With a multitude of emerging tools and techniques available to support and expand business, it is an exciting—and challenging—time to be a retailer. Consumers want a seamless omni-channel shopping experience which requires more functional capabilities than ever before.
Segmentation strategy is a hot topic, especially in the supply chain. For many companies the focus is to isolate a handful of key customers and then lump all of the rest together. It’s a bit like a naïve Pareto analysis. For example, many CPG companies will segment Target, Wal-Mart, Other. Durable goods companies might segment Home Depot, Lowes, Other.
In my role with Logility, I have the opportunity to work with a wide variety of companies and executive management teams around achieving their supply chain goals and prioritizing their initiatives.
I recently sat down with MID Retail co-founders Mike Ruhana and Chuck Miller to discuss the qualities that lead to retail supply chain success. Drawing on their experience with more than 100 leading retailers, they have identified five habits for retail planning and allocation success that are, in their words, “true difference makers.”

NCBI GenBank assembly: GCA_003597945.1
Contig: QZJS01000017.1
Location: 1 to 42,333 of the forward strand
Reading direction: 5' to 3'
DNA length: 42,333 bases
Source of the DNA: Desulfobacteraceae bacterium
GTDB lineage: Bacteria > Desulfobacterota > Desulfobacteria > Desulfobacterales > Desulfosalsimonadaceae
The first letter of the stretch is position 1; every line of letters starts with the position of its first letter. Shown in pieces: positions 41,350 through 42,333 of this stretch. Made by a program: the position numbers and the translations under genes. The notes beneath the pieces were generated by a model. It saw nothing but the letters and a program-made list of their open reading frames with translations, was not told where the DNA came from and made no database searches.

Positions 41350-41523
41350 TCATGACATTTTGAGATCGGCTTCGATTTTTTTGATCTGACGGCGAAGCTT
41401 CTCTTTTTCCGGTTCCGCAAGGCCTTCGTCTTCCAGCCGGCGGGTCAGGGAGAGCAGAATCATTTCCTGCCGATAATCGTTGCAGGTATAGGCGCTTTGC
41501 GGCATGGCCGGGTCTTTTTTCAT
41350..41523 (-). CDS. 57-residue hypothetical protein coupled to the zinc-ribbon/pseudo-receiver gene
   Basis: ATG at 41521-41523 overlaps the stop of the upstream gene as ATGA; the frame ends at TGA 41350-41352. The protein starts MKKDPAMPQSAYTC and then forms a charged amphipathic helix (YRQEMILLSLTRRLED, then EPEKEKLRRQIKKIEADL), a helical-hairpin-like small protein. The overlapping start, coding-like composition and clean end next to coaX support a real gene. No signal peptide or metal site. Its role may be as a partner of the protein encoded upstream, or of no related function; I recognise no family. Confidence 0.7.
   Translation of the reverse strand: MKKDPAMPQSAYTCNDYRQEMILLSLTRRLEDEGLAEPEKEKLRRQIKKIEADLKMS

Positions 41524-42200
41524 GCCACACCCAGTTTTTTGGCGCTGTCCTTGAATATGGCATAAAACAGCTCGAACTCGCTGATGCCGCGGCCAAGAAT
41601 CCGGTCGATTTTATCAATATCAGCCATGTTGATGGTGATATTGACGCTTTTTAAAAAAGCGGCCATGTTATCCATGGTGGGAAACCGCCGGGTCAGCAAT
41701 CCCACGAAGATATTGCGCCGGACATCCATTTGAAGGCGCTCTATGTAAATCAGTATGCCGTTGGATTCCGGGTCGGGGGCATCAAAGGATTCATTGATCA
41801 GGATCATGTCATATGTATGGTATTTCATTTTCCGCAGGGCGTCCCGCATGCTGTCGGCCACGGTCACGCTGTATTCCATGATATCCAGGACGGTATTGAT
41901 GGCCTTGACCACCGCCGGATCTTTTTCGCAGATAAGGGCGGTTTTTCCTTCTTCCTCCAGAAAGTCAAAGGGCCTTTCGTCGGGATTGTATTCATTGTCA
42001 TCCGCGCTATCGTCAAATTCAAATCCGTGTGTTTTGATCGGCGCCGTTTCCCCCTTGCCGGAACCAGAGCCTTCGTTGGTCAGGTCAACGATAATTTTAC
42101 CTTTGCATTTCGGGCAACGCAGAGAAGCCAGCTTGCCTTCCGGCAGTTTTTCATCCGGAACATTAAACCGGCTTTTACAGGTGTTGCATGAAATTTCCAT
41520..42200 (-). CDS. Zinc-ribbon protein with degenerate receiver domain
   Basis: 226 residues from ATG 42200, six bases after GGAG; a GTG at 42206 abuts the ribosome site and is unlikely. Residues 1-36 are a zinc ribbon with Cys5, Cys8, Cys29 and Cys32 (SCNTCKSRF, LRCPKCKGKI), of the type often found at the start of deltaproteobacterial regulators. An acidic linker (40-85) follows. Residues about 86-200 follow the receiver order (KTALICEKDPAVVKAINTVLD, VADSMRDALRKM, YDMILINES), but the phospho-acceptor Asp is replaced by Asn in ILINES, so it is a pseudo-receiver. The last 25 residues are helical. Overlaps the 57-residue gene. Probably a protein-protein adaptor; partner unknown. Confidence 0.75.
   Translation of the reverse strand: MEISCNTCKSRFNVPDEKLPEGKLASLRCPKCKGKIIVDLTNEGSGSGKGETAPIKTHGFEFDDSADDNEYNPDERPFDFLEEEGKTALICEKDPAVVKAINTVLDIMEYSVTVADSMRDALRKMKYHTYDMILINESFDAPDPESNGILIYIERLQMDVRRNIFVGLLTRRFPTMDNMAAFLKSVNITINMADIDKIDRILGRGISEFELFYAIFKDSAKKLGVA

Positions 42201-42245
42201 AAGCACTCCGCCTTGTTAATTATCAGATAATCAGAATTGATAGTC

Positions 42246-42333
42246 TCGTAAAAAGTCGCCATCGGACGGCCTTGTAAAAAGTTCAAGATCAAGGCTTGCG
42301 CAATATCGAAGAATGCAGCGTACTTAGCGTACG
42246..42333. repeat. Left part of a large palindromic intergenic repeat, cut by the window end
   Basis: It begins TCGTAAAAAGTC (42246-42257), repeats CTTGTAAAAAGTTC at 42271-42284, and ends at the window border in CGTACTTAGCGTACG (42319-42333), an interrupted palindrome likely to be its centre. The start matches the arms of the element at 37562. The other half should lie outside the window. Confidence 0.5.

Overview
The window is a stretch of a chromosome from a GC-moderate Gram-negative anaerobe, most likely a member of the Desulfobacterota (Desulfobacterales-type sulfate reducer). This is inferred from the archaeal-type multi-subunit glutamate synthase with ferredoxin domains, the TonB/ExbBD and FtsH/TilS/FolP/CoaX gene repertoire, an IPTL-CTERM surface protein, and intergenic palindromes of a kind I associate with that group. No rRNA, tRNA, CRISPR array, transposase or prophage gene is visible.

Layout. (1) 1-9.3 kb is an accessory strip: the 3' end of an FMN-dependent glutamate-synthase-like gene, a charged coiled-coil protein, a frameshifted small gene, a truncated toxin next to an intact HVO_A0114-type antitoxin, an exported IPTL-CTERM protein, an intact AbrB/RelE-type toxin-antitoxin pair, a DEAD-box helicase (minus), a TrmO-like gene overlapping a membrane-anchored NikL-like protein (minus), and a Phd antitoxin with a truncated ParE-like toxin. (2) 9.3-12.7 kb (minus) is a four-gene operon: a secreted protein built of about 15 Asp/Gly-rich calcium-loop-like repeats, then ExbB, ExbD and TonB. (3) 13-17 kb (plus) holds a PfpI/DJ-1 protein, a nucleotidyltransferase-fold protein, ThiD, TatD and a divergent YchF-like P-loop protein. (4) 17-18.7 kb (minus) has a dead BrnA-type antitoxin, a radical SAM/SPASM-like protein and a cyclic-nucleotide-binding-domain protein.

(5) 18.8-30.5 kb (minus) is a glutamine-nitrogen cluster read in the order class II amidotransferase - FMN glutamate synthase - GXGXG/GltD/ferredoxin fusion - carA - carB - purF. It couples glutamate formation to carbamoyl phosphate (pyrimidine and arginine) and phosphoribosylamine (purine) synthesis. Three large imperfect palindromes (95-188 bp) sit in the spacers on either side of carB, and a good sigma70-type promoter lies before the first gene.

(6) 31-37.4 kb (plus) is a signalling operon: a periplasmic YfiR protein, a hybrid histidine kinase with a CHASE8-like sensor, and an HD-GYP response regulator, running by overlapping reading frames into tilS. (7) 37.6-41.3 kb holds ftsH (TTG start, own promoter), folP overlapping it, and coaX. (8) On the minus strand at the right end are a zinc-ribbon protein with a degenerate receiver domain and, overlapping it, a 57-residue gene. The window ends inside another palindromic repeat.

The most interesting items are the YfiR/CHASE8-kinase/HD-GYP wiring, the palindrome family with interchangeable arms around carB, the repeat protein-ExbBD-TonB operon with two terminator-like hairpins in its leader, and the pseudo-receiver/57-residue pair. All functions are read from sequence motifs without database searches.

We are at Gartner's 2014 Executive Supply Chain Conference this week and the opening keynote just wrapped up. Noha Tohamy, research vice president, and Debra Hofman, research vice president, discussed where the supply chain is headed by taking a retrospective look at where we have been.
It’s exciting when you see a company that “talks the talk” and “walks the walk” with complete conviction. Bill Nienburg, Vice President of Global Merchandising and Sales Planning, Under Armour, did just this in front of 300 supply chain practitioners at the recent Logility Connections 2014 conference in Atlanta, GA, calling the athletic apparel maker’s supply chain “a cornerstone for [Under Armour’s] overall growth agenda.”